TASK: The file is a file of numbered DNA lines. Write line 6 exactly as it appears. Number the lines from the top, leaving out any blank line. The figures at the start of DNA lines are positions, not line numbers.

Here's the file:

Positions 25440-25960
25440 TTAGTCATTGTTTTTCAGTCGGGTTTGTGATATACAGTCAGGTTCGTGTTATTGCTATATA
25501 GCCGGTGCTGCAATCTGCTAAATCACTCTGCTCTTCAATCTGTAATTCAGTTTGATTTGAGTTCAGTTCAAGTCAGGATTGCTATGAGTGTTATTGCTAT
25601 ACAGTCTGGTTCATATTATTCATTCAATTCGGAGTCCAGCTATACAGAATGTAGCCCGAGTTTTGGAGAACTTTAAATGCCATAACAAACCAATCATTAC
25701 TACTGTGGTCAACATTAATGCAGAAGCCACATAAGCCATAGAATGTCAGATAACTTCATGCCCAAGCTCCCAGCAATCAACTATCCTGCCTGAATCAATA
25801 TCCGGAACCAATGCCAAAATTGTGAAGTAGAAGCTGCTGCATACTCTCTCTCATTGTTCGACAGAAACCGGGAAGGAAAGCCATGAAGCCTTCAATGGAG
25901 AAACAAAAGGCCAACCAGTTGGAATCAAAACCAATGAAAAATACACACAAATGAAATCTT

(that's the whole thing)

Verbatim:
25801 TCCGGAACCAATGCCAAAATTGTGAAGTAGAAGCTGCTGCATACTCTCTCTCATTGTTCGACAGAAACCGGGAAGGAAAGCCATGAAGCCTTCAATGGAG